# Instructional design/Cognitive behaviors/Teaching Procedures, page 7

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## How to Design a Procedure-Using Lesson

The following are the steps for creating a lesson that teaches a procedure.

1. Identify all the steps, break them down to entry level, and write a generality that includes the label (if any), the goal, and the steps at entry level. To do this, you should observe or ask your subject matter expert (SME) about the nature of the post-instructional requirements for using the procedure and assess the entry level of the learners with regard to the steps.
2. Identify and list all dimensions of divergence and group them into equivalence classes for the procedure. Make sure the generality deals with all of them.
3. Assess the difficulty level of the procedure for the target learners (on, say, a scale of 1-5).
4. Create an instance pool that contains x items per dimension of divergence, where x = the difficulty level times 2.
5. Create a test, using at least one item randomly selected from each dimension of divergence. If the procedure is a difficult one, increase the number of items per dimension.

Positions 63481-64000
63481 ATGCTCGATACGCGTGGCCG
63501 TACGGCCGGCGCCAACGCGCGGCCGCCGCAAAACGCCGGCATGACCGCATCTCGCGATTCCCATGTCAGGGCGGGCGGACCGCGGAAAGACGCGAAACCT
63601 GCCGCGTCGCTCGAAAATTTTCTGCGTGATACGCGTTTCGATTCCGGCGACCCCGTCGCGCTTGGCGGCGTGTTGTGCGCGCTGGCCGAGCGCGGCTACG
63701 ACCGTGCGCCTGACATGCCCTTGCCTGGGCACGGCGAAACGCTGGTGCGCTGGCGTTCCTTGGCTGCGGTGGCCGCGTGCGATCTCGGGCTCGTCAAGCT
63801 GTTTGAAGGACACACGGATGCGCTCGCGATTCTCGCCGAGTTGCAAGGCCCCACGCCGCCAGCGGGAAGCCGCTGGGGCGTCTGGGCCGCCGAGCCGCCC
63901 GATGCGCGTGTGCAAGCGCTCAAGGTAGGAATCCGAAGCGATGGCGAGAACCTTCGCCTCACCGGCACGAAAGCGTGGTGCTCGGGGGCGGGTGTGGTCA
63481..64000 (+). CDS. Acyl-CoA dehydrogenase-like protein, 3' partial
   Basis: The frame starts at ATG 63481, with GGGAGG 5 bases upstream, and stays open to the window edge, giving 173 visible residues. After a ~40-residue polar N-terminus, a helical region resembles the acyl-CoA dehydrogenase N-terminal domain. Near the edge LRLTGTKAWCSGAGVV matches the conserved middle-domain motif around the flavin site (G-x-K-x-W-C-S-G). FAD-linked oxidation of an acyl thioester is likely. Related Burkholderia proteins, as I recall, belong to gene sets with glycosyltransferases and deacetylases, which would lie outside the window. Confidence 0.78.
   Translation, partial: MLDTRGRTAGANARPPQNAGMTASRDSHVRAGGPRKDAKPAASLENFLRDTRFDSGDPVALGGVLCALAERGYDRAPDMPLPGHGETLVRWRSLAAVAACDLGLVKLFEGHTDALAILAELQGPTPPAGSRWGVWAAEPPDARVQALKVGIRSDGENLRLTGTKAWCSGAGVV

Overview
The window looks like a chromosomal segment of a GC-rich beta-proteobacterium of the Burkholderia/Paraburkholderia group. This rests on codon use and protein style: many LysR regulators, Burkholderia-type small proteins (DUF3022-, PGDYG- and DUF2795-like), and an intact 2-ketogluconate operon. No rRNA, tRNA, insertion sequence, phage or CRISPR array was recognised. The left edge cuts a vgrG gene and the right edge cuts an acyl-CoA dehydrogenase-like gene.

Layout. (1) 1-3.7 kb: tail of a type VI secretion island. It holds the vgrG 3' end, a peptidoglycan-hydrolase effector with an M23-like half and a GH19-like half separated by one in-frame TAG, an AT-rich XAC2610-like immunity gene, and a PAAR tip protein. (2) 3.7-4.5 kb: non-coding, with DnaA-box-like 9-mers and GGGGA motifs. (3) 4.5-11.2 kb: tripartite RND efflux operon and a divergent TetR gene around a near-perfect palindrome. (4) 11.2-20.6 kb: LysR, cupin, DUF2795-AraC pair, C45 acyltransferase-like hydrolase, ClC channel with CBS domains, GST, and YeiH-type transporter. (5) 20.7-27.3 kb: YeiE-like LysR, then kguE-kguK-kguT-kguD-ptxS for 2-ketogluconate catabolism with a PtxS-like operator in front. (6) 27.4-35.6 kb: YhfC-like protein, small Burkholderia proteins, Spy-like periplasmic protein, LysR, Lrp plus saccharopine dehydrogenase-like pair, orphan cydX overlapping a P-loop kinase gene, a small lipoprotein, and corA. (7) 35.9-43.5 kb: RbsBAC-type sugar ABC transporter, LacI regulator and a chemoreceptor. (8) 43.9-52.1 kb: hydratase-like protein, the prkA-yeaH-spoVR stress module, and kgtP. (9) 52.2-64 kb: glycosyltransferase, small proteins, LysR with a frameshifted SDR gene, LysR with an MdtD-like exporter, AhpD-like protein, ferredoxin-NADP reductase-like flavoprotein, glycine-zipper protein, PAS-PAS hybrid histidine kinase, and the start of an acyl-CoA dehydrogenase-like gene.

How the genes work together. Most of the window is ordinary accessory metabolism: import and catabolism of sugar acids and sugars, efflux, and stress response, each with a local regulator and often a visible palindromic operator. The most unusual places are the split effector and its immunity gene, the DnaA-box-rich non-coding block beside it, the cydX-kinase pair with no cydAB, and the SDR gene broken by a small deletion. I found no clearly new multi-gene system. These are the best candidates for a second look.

6. Create practice items, using at least two items randomly selected from each dimension of divergence . If the procedure is a difficult one, increase the number of items per dimension.
7. Create examples, using at least one item randomly selected from each dimension of divergence . If the procedure is a difficult one, increase the number of items per dimension. Include appropriate power components, depending on the difficulty level of the procedure.
8. Create the feedback for the practice items so as to be virtually identical to the enriched examples.
9. Think about motivational needs and media selection, and modify the instruction as appropriate to each. (This should be done throughout the process, not just after all else is done.)

Note : In general, the number of examples and test items should be about the same, and there should be at least twice as many practice items as examples.

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## Source

Procedure Using by Charles M. Reigeluth. Used by Permission.